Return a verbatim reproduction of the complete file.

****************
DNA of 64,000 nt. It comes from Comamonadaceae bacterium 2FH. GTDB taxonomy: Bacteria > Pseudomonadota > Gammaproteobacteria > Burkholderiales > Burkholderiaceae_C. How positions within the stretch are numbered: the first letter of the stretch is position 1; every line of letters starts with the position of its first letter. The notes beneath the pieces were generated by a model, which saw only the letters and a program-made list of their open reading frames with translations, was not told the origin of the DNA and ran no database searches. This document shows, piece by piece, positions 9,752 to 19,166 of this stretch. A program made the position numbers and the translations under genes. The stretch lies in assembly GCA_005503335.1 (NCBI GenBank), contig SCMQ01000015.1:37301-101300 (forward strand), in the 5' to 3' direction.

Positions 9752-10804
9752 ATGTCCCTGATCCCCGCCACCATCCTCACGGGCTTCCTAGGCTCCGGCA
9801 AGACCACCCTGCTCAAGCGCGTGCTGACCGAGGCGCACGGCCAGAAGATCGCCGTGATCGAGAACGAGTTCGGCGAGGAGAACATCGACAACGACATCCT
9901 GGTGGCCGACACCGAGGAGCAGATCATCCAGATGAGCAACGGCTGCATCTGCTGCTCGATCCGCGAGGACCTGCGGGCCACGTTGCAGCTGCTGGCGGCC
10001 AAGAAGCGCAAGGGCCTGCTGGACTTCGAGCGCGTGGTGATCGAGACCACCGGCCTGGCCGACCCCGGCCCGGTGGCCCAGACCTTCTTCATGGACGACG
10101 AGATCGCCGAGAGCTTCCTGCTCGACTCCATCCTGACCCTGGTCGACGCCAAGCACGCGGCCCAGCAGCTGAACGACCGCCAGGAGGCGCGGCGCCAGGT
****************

DNA of 64,000 nt. It comes from Comamonadaceae bacterium 2FH. GTDB taxonomy: Bacteria > Pseudomonadota > Gammaproteobacteria > Burkholderiales > Burkholderiaceae_C. How positions within the stretch are numbered: the first letter of the stretch is position 1; every line of letters starts with the position of its first letter. The notes beneath the pieces were generated by a model, which saw only the letters and a program-made list of their open reading frames with translations, was not told the origin of the DNA and ran no database searches. This document shows, piece by piece, positions 9,752 to 19,166 of this stretch. A program made the position numbers and the translations under genes. The stretch lies in assembly GCA_005503335.1 (NCBI GenBank), contig SCMQ01000015.1:37301-101300 (forward strand), in the 5' to 3' direction.

Positions 9752-10804
9752 ATGTCCCTGATCCCCGCCACCATCCTCACGGGCTTCCTAGGCTCCGGCA
9801 AGACCACCCTGCTCAAGCGCGTGCTGACCGAGGCGCACGGCCAGAAGATCGCCGTGATCGAGAACGAGTTCGGCGAGGAGAACATCGACAACGACATCCT
9901 GGTGGCCGACACCGAGGAGCAGATCATCCAGATGAGCAACGGCTGCATCTGCTGCTCGATCCGCGAGGACCTGCGGGCCACGTTGCAGCTGCTGGCGGCC
10001 AAGAAGCGCAAGGGCCTGCTGGACTTCGAGCGCGTGGTGATCGAGACCACCGGCCTGGCCGACCCCGGCCCGGTGGCCCAGACCTTCTTCATGGACGACG
10101 AGATCGCCGAGAGCTTCCTGCTCGACTCCATCCTGACCCTGGTCGACGCCAAGCACGCGGCCCAGCAGCTGAACGACCGCCAGGAGGCGCGGCGCCAGGT